Shooting in RAW

bigtwinky

No longer a newbie, moving up!
Joined
Oct 6, 2008
Messages
4,821
Reaction score
285
Location
Montreal
Website
www.pierrebphoto.com
Can others edit my Photos
Photos NOT OK to edit
We always hear that a picture is worth a thousand words... so here is a straight out of camera image from the Bloc Party show a few weeks ago I shot, while they had some strobes going off.

$BlocPartyRAW-2.jpg

This was shot in RAW on a 5D2 and a 70-200 f/2.8 lens.
After sending images to my media, I then went back and played with the image and managed to pull out this....

$BlocPartyRAW-1.jpg

A little more artsy and not something that is portfolio worthy, but a good example of why I shoot shows in RAW and what you can do.

I also photoblogged about the images --> Q&A: Why shoot RAW? - Pierre B Photo and included the LR settings used. ;)
 

snerd

Anti-Dentite
Supporting Member
Joined
Jun 14, 2013
Messages
4,030
Reaction score
1,482
Location
Oklahoma
Website
InternetWhispers.com
Can others edit my Photos
Photos NOT OK to edit
Is it that the strobes blew out the image and you got something back in LR? A total newb here.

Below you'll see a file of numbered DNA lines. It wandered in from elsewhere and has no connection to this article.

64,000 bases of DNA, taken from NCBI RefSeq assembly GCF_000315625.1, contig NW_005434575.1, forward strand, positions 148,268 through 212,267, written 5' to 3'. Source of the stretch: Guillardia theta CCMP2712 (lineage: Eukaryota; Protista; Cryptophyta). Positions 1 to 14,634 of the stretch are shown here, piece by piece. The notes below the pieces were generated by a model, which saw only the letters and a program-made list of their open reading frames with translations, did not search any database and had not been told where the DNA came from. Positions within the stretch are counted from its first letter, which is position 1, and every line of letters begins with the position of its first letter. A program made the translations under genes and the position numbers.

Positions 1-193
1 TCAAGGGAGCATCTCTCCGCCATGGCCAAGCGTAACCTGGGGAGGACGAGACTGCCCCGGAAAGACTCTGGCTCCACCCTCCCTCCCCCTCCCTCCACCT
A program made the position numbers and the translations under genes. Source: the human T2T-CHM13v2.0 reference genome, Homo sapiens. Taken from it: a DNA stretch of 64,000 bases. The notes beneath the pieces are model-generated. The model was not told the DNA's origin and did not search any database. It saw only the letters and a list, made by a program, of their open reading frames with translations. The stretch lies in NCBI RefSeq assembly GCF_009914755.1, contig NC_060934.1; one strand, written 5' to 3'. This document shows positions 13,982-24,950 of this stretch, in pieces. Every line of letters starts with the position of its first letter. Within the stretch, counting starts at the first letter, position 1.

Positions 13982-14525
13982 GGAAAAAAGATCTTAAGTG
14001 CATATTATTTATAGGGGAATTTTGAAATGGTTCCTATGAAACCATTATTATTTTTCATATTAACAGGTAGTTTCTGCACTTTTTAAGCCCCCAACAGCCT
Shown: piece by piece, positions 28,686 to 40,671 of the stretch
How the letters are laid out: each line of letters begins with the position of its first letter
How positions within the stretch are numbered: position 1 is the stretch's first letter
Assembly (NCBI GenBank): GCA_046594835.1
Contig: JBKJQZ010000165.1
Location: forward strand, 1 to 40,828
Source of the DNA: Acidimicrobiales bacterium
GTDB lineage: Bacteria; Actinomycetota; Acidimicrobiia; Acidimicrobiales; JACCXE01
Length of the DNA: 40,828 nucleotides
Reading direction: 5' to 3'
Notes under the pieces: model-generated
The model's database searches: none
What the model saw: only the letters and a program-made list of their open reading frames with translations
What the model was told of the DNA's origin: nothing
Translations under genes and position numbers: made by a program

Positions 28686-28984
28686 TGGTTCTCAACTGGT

hirejn

No longer a newbie, moving up!
Joined
Mar 13, 2013
Messages
636
Reaction score
96
Location
Wisconsin
Website
www.joelnisleitphotography.com
Can others edit my Photos
Photos NOT OK to edit
I'm not sure what this is a good example of, blowing a shot? That's not what RAW is for and it's not why any pros use it. I recommend RAW as a better starting point for developing an already-good image, not as a way to fix what you should've done in camera. An image is good or not from the moment it's taken.
 

480sparky

Chief Free Electron Relocator
Supporting Member
Joined
Mar 8, 2011
Messages
24,737
Reaction score
8,802
Location
Iowa
Website
www.imaginationimagesofiowa.com
Can others edit my Photos
Photos NOT OK to edit
I'm not sure what this is a good example of, blowing a shot? That's not what RAW is for and it's not why any pros use it. I recommend RAW as a better starting point for developing an already-good image, not as a way to fix what you should've done in camera. An image is good or not from the moment it's taken.